The there are currently few reports of this in the mainstream press, the AMA news announced "Residency Match sees continued growth in primary care." The American College of Physicians reports on their web site states "Residency Match Results Encouraging for Adults Needing Primary Care." Kevin Pho of KevinMD appropriately wonders whether this increase is enough to save primary care in his post "Match Day 2011: Family medicine grows, but enough to save primary care?" based on the assumption that this year's match meant good news for primary care.
Don't believe the hype.
This was not a good match for primary care or our health care system in general. These positive reports are based on the press release from the National Resident Matching Program or NRMP which is the group that runs the match. They stated that
"The number of U.S. seniors matched to family medicine positions rose by 11 percent over 2010 . Among primary care specialties, family medicine programs continued to experience the strongest growth in the number of positions filled by U.S. seniors. In this year’s Match, U.S. seniors filled nearly half of the 2,708 family medicine residency slots. Family medicine also offered 100 more positions this year.
The two other primary care specialties that increased in popularity among U.S. seniors were pediatrics and internal medicine. U.S. seniors matched to 1,768 of the 2,482 pediatric positions offered, a 3 percent increase over 2010. In internal medicine, U.S. seniors filled 2, 940 of 5,121 positions, an 8 percent increase over last year."
At first glance, this seems like good news for primary care. However, their use of statistics is misleading. They are not taking into account that there were almost 500 more US medical students in the match this year. This is equivalent to a drug company telling you that their medication reduces hearts attacks by 30% (from 50 to 35), but forgets to tell you that there were 1000 patients in each group, so that the real reduction in heart attacks is only 1.5%.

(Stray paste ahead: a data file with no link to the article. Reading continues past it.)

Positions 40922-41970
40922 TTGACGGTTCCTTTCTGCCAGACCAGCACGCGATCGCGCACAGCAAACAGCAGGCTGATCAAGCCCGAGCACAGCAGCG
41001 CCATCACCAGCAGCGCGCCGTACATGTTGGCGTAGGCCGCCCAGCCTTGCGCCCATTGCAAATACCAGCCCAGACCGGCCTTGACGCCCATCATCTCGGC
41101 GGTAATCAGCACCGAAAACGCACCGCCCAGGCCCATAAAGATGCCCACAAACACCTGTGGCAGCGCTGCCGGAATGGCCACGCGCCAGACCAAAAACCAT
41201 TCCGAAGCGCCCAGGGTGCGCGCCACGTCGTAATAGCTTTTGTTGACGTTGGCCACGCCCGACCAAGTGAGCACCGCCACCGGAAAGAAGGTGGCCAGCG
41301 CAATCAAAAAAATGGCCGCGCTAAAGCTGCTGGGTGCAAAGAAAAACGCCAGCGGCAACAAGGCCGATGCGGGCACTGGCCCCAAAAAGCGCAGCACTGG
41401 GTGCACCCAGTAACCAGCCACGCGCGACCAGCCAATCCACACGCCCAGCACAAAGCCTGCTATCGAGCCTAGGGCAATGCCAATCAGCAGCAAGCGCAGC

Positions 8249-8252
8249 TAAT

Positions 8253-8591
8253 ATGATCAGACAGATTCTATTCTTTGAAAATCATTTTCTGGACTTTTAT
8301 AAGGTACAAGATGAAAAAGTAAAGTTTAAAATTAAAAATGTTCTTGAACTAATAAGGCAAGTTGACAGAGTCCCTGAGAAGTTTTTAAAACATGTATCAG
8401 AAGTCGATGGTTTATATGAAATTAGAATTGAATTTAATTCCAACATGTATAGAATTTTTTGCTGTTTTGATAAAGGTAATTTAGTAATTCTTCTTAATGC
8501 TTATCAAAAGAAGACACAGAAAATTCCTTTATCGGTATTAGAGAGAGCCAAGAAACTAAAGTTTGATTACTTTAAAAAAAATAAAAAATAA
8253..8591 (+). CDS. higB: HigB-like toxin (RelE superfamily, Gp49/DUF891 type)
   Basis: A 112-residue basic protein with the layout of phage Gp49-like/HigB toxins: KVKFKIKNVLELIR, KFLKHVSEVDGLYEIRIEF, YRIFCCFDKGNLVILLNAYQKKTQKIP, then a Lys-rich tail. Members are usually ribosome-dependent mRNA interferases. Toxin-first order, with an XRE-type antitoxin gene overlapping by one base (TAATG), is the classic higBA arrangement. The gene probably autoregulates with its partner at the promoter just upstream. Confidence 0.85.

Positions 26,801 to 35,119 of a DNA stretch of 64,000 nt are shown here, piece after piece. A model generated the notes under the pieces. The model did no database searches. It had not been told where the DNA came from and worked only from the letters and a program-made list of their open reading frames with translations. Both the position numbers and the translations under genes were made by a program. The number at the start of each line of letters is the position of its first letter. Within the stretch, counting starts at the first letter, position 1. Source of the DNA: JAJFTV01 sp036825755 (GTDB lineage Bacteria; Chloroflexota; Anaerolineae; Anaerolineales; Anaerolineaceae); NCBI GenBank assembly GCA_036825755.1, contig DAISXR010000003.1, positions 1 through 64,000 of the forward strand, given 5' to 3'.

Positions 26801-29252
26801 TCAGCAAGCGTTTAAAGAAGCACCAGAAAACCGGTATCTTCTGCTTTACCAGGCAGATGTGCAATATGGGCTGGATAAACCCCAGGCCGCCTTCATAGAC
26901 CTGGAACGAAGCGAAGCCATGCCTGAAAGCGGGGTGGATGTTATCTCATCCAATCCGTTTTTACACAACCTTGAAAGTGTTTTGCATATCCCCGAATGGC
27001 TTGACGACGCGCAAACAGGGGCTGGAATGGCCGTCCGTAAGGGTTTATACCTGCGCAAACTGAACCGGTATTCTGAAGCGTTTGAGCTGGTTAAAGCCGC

What you need to look at is the percent of US medical students that matched into that speciality and whether or not it changed from last year to this year. If you go to the NRMP web site, you can get the actual raw numbers. For Pediatrics, though more US seniors matched into Pediatric residencies (remember there was about 500 more students this year than last), the percent of US seniors matching into Pediatrics was unchanged. For Family Medicine, there was a slight bump, but compared to last year, only about 1/2 of a percent more of US seniors chose to go into Family Medicine (far less impressive than the relative increase of 11%). The real big bump was in Internal Medicine, where almost 1% more US seniors matched into Internal Medicine. However, we know from previous studies, that only 2% of seniors that choose Internal Medicine plan to go into primary care. (See here for previous post).
What is also in the NRMP press release (that some are paying less attention to)
"Dermatology, orthopaedic surgery, otolaryngology, plastic surgery, radiation oncology, thoracic surgery, and vascular surgery were the most competitive fields for applicants. At least 90 percent of those positions were filled by U.S. medical school seniors.
The number of U.S. medical school seniors in emergency medicine increased by 7 percent and grew for the sixth year in a row, as they filled 1,268 of the 1,607 first-year positions available. Anesthesiology offered 44 more positions and matched 45 more U.S. seniors who filled 671 positions of the 841 offered "
Essentially, though there are more medical students this year than last, and thus more doctors available to society when they are done with their residencies, the same low numbers of students are choosing residencies that will lead to careers in primary care. This small increase will not make up for the many patients in the US who lack a primary care physicians and certainly won't even begin to fill the gap when many of our now close to 50 million uninsured patients suddenly gain insurance under health care reform. Rather, despite the clear need for more primary care physicians, our students continue to choose the more lucrative subspecialties.
America, this is a crisis. Many of the few primary care docs we have are retiring, leaving practice, or going cash only or retainer. Our students see this and continue to choose other specialties. If something is not done to increase the value, reimbursement, and job satisfaction of our primary care doctors; we will have no one left to care for our sick and aging population. (And before you post a comment about NP's and PA's filling this gap, those students aren't going into primary care either. A surgical PA makes more money than a primary care MD).